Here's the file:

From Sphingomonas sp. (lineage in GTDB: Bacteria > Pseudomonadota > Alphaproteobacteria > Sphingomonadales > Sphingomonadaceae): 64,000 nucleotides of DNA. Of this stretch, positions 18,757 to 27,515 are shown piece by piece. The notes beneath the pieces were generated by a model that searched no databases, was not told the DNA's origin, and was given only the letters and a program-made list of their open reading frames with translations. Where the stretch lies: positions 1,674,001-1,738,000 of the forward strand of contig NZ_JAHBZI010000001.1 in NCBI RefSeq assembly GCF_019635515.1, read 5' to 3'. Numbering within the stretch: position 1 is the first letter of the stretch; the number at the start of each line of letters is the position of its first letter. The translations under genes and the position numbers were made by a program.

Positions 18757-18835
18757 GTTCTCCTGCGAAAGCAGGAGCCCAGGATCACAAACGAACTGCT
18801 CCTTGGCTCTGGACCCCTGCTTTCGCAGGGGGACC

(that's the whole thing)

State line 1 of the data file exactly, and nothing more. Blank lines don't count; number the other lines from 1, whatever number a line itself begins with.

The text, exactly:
From Sphingomonas sp. (lineage in GTDB: Bacteria > Pseudomonadota > Alphaproteobacteria > Sphingomonadales > Sphingomonadaceae): 64,000 nucleotides of DNA. Of this stretch, positions 18,757 to 27,515 are shown piece by piece. The notes beneath the pieces were generated by a model that searched no databases, was not told the DNA's origin, and was given only the letters and a program-made list of their open reading frames with translations. Where the stretch lies: positions 1,674,001-1,738,000 of the forward strand of contig NZ_JAHBZI010000001.1 in NCBI RefSeq assembly GCF_019635515.1, read 5' to 3'. Numbering within the stretch: position 1 is the first letter of the stretch; the number at the start of each line of letters is the position of its first letter. The translations under genes and the position numbers were made by a program.